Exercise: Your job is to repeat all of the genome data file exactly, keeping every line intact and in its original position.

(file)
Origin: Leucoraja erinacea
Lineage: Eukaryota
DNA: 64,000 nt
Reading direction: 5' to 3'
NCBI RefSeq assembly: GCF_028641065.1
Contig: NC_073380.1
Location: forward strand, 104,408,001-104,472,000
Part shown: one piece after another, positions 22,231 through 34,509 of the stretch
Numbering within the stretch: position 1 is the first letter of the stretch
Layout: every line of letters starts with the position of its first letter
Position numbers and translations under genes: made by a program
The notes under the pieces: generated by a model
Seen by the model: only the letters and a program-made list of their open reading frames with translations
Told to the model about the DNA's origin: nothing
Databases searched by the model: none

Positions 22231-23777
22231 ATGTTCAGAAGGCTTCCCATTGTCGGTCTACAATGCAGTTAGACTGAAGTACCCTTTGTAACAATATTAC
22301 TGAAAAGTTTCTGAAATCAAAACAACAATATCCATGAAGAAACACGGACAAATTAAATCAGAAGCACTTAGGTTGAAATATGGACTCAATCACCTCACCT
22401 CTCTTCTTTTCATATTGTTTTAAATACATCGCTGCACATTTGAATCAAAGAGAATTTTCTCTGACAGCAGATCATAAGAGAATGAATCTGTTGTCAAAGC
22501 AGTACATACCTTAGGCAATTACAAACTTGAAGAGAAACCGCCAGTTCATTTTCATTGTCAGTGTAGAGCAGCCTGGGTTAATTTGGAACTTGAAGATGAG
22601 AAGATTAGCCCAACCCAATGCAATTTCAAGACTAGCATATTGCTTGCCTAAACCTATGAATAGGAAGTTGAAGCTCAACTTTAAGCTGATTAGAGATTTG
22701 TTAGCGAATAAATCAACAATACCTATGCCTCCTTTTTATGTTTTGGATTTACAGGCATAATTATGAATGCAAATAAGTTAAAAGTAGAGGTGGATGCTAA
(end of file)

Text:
Origin: Leucoraja erinacea
Lineage: Eukaryota
DNA: 64,000 nt
Reading direction: 5' to 3'
NCBI RefSeq assembly: GCF_028641065.1
Contig: NC_073380.1
Location: forward strand, 104,408,001-104,472,000
Part shown: one piece after another, positions 22,231 through 34,509 of the stretch
Numbering within the stretch: position 1 is the first letter of the stretch
Layout: every line of letters starts with the position of its first letter
Position numbers and translations under genes: made by a program
The notes under the pieces: generated by a model
Seen by the model: only the letters and a program-made list of their open reading frames with translations
Told to the model about the DNA's origin: nothing
Databases searched by the model: none

Positions 22231-23777
22231 ATGTTCAGAAGGCTTCCCATTGTCGGTCTACAATGCAGTTAGACTGAAGTACCCTTTGTAACAATATTAC
22301 TGAAAAGTTTCTGAAATCAAAACAACAATATCCATGAAGAAACACGGACAAATTAAATCAGAAGCACTTAGGTTGAAATATGGACTCAATCACCTCACCT
22401 CTCTTCTTTTCATATTGTTTTAAATACATCGCTGCACATTTGAATCAAAGAGAATTTTCTCTGACAGCAGATCATAAGAGAATGAATCTGTTGTCAAAGC
22501 AGTACATACCTTAGGCAATTACAAACTTGAAGAGAAACCGCCAGTTCATTTTCATTGTCAGTGTAGAGCAGCCTGGGTTAATTTGGAACTTGAAGATGAG
22601 AAGATTAGCCCAACCCAATGCAATTTCAAGACTAGCATATTGCTTGCCTAAACCTATGAATAGGAAGTTGAAGCTCAACTTTAAGCTGATTAGAGATTTG
22701 TTAGCGAATAAATCAACAATACCTATGCCTCCTTTTTATGTTTTGGATTTACAGGCATAATTATGAATGCAAATAAGTTAAAAGTAGAGGTGGATGCTAA